Exclusive Or Intensive Distribution? the Signaling Role of Channel Intensity in Consumer Information Processing

Scarlett Li Lam, University of California at Berkeley
ABSTRACT - One of the firm’s strategic goals in restricting product availability is to signal quality and market demand. Such signals sometimes backfire when consumers consider them incongruous with product merits. We examine three conditions under which backfiring is likely to occur: (1) high processing motivation, (2) strong need for cognition, and (3) moderate product familiarity. We discover two hierarchical processes by which the consumer’s inferential beliefs may mediate the effect of distribution intensity signals on purchase intention. One process treats distribution exclusivity as a signal that facilitates purchases by providing diagnostic information on product target and quality. Another process treats exclusivity as a restriction that inhibits demand by increasing search cost and inducing unfavorable attribution to the firm. These two processes differentially respond to high and low distribution intensity signals.
[ to cite ]:
Scarlett Li Lam (2001) ,"Exclusive Or Intensive Distribution? the Signaling Role of Channel Intensity in Consumer Information Processing", in NA - Advances in Consumer Research Volume 28, eds. Mary C. Gilly and Joan Meyers-Levy, Valdosta, GA : Association for Consumer Research, Pages: 204.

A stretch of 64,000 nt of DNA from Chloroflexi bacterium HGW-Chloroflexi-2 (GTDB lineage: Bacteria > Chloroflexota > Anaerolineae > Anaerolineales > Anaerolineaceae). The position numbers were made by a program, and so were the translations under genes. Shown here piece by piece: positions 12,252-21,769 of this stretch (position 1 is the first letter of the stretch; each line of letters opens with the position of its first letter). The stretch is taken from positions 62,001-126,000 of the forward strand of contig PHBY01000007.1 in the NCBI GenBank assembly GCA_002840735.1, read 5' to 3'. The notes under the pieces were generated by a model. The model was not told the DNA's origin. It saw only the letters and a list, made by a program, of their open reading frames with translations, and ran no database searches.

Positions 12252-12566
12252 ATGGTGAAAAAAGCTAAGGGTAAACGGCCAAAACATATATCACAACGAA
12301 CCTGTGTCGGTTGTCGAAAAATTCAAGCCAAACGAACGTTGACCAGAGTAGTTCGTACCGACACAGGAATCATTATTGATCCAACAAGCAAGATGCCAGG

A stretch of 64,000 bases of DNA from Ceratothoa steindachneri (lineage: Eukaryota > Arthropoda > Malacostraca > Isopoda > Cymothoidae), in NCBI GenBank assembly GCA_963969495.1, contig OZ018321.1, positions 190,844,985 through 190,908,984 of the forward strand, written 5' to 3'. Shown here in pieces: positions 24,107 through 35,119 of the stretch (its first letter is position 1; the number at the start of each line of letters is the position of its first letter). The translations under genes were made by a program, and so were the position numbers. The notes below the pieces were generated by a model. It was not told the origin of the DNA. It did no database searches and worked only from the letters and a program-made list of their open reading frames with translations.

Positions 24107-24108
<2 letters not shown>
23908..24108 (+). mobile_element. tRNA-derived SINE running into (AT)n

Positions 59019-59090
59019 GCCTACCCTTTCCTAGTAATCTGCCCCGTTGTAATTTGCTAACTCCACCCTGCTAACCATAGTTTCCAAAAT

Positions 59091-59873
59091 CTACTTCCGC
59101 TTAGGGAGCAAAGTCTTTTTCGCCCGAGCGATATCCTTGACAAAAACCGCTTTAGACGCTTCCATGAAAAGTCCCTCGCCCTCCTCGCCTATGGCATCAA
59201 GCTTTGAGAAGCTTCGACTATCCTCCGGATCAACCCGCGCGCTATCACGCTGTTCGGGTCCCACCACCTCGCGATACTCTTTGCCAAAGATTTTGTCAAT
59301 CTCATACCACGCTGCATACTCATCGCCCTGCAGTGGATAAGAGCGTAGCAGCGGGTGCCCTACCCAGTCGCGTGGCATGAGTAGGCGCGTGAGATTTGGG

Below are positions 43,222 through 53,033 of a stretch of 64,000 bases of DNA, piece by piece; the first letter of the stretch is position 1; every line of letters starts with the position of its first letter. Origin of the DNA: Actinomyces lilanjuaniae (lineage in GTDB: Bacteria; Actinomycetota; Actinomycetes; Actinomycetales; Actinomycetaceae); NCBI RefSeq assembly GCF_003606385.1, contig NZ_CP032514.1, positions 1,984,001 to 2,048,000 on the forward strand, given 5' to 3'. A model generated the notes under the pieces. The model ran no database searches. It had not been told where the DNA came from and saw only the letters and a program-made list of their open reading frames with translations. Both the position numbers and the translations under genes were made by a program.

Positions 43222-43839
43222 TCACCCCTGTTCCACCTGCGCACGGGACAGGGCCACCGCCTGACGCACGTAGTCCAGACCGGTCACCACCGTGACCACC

Advances in Consumer Research Volume 28, 2001     Page 204

EXCLUSIVE OR INTENSIVE DISTRIBUTION? THE SIGNALING ROLE OF CHANNEL INTENSITY IN CONSUMER INFORMATION PROCESSING

Scarlett Li Lam, University of California at Berkeley

ABSTRACT -

One of the firm’s strategic goals in restricting product availability is to signal quality and market demand. Such signals sometimes backfire when consumers consider them incongruous with product merits. We examine three conditions under which backfiring is likely to occur: (1) high processing motivation, (2) strong need for cognition, and (3) moderate product familiarity. We discover two hierarchical processes by which the consumer’s inferential beliefs may mediate the effect of distribution intensity signals on purchase intention. One process treats distribution exclusivity as a signal that facilitates purchases by providing diagnostic information on product target and quality. Another process treats exclusivity as a restriction that inhibits demand by increasing search cost and inducing unfavorable attribution to the firm. These two processes differentially respond to high and low distribution intensity signals.

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